204 FM 1641 • Forney, Texas 75126
Sunday, Dec. 22: 5 p.m.
Monday, Dec. 23: 2:30 p.m. • 4 p.m. • 5:30 p.m.
Tuesday, Dec. 24: 1 p.m. • 2:30 p.m. • 4 p.m. • 5:30 p.m.
610 Hwy. 80 E. • Sunnyvale, Texas 75182
Monday, Dec. 23: 4 p.m. • 5:30 p.m.
Tuesday, Dec. 24: 4 p.m. • 5:30 p.m.
2918 US-175 • Kaufman, Texas 75142
Monday, Dec. 23: 2:30 p.m. • 4 p.m. • 5:30 p.m.
Tuesday, Dec. 24: 2:30 p.m. • 4 p.m. • 5:30 p.m.
1950 Alpha Dr. • Rockwall, Texas 75087
Tuesday, Dec. 24: 4 p.m. • 5:30 p.m.
The Christmas of 1988, my parents and I went to a party with some friends from the neighborhood. After a nice dinner together, it was time to open the presents. The toy of choice that year for young boys was a Transformer. If you aren’t familiar with the original Transformers, then I am sorry and I will pray for you.
Transformers were toys that would change form from a common object, such as a truck or car, into a robot action figure. It was, and in some regards still is, the greatest Christmas gift someone can receive.
For one reason or another, I was convinced that I was getting a Transformer that evening. I waited patiently for the other kids to open their gifts so I could open my package and instantly play with my Transformer.
Much to my dismay, my Christmas gift wasn’t a Transformer, but a regular G.I. Joe. Now let me be clear: I really liked G.I. Joe and, under normal circumstances, this would have been a great gift. On this evening, however, I was expecting a Transformer. A G.I. Joe just wouldn’t do.
Disappointments are a part of life. Even the Israelites faced disappointment.
For years, the children of God looked forward to a coming Messiah. With every baby boy, there was a hope for a future king. This messiah would provide safety and shelter for all of Israel. This messiah would sit on the throne and be a righteous ruler. The Israelites never imagined there could be more. So when Jesus showed up on a donkey and not a horse, they were disappointed. When Jesus gave to Caesar what was Caesar’s they were disappointed. When Jesus came to rule their hearts and not their land, they were disappointed.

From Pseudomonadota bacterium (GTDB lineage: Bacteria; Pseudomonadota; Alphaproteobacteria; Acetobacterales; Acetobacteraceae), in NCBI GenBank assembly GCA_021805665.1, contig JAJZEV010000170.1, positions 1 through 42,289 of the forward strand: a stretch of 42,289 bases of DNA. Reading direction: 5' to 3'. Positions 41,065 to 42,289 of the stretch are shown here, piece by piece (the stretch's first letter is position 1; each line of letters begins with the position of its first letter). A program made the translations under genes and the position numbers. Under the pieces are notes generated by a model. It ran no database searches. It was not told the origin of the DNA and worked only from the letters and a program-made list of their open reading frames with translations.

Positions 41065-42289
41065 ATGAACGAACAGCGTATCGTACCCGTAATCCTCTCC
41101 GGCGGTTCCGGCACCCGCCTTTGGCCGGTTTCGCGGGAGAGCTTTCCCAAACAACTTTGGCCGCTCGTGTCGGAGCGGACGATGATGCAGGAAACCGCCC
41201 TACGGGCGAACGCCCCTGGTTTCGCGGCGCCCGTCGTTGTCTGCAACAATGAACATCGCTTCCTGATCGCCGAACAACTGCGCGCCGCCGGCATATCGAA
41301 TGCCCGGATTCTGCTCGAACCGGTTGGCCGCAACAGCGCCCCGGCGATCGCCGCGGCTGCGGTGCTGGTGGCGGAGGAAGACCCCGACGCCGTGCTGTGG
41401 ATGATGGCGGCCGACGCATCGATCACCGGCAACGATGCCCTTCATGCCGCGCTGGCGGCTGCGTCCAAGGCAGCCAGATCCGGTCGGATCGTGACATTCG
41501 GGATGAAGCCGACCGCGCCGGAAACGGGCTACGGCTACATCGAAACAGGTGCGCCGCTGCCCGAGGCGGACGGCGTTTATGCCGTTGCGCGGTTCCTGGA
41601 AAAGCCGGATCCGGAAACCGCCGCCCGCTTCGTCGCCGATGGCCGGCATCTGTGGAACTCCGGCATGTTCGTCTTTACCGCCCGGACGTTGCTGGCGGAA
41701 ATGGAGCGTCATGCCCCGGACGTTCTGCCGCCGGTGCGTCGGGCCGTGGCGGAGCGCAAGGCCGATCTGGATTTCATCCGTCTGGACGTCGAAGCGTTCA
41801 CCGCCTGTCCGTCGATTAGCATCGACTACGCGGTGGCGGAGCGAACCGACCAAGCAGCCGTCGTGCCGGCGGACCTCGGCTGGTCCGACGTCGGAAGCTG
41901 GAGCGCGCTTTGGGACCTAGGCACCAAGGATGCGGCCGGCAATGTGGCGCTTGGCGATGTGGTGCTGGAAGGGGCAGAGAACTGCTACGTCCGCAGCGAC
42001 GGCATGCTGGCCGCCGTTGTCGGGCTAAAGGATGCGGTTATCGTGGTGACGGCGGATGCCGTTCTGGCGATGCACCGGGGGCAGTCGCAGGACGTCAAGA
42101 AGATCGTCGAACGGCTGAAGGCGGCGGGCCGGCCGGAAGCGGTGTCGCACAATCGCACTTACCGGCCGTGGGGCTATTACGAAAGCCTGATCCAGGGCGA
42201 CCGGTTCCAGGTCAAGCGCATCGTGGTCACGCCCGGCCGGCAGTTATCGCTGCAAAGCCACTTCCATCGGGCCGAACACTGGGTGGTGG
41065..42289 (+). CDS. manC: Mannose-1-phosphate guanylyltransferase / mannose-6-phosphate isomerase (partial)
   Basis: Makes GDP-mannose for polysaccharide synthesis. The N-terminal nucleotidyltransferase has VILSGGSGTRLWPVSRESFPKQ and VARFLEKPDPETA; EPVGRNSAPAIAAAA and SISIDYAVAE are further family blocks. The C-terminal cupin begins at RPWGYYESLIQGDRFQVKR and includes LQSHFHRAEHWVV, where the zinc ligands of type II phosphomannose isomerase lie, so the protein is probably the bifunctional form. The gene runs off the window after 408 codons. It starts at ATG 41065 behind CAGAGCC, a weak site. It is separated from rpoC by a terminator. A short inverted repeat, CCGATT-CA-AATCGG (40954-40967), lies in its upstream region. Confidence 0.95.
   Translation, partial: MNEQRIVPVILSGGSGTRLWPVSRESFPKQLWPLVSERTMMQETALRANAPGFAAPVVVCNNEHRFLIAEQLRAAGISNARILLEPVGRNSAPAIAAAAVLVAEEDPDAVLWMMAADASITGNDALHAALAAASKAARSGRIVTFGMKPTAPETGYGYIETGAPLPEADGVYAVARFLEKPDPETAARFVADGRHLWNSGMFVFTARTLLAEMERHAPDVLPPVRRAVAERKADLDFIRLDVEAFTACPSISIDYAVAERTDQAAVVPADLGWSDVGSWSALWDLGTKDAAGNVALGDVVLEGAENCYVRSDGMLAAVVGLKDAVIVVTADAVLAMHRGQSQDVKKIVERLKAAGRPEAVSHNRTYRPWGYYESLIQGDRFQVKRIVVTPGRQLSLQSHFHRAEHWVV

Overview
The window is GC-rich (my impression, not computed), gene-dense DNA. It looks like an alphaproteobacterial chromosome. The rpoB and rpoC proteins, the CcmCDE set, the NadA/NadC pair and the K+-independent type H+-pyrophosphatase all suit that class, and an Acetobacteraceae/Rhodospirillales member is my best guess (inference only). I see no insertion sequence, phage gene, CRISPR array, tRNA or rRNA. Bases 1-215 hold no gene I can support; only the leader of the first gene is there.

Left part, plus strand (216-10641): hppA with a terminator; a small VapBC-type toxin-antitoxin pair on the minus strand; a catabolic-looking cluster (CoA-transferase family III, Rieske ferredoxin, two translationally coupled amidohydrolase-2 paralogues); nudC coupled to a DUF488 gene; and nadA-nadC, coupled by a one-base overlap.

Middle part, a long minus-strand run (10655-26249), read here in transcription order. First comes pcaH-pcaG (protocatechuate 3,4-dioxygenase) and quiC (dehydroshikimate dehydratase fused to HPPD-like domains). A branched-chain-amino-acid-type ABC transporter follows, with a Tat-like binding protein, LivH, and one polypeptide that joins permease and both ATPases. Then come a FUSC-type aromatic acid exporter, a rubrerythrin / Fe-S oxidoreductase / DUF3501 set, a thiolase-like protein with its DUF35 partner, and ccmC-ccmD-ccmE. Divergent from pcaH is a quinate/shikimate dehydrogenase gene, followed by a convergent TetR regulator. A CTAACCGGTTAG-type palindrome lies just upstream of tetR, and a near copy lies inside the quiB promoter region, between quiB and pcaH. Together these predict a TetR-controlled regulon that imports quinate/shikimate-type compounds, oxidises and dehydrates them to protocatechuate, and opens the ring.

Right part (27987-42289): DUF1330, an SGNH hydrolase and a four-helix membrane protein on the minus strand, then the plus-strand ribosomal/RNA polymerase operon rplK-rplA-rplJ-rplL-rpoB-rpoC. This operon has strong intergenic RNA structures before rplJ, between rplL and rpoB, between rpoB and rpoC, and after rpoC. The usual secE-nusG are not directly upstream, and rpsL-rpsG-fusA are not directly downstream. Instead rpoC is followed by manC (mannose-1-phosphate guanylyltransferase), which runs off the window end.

What Israel failed to consider is that Jesus had a different agenda. We are often disappointed with Jesus because we fail to recognize that he has a different plan. When life gets turned upside down — by a lost job, a lost relationship, a poor diagnosis, whatever the case — it’s always good to remember that Jesus might just have a different agenda that we don’t know about yet. This Christmas season, we celebrate that Jesus exceeded the expectations of the Israelites.
As a mother of three young children, I often look into their lives and can see pictures of God, set up in the very nature and design of the family relationship between mother and child. If I am gone for any length of time, the moment my foot lands in the door, I am greeted with joy. My oldest daughter, Rose, begins her big list of boo-boos. She tells me every single injury that has happened since I was gone, along with ones from the last month. She details where each one is, how it happened, and the level in which it hurt. We must not forget even a broken fingernail or if a sibling poked her. Often, the injury is invisible to the eye, but she knows it is there and she expects me to see it. I love her so much, I want her to share with me.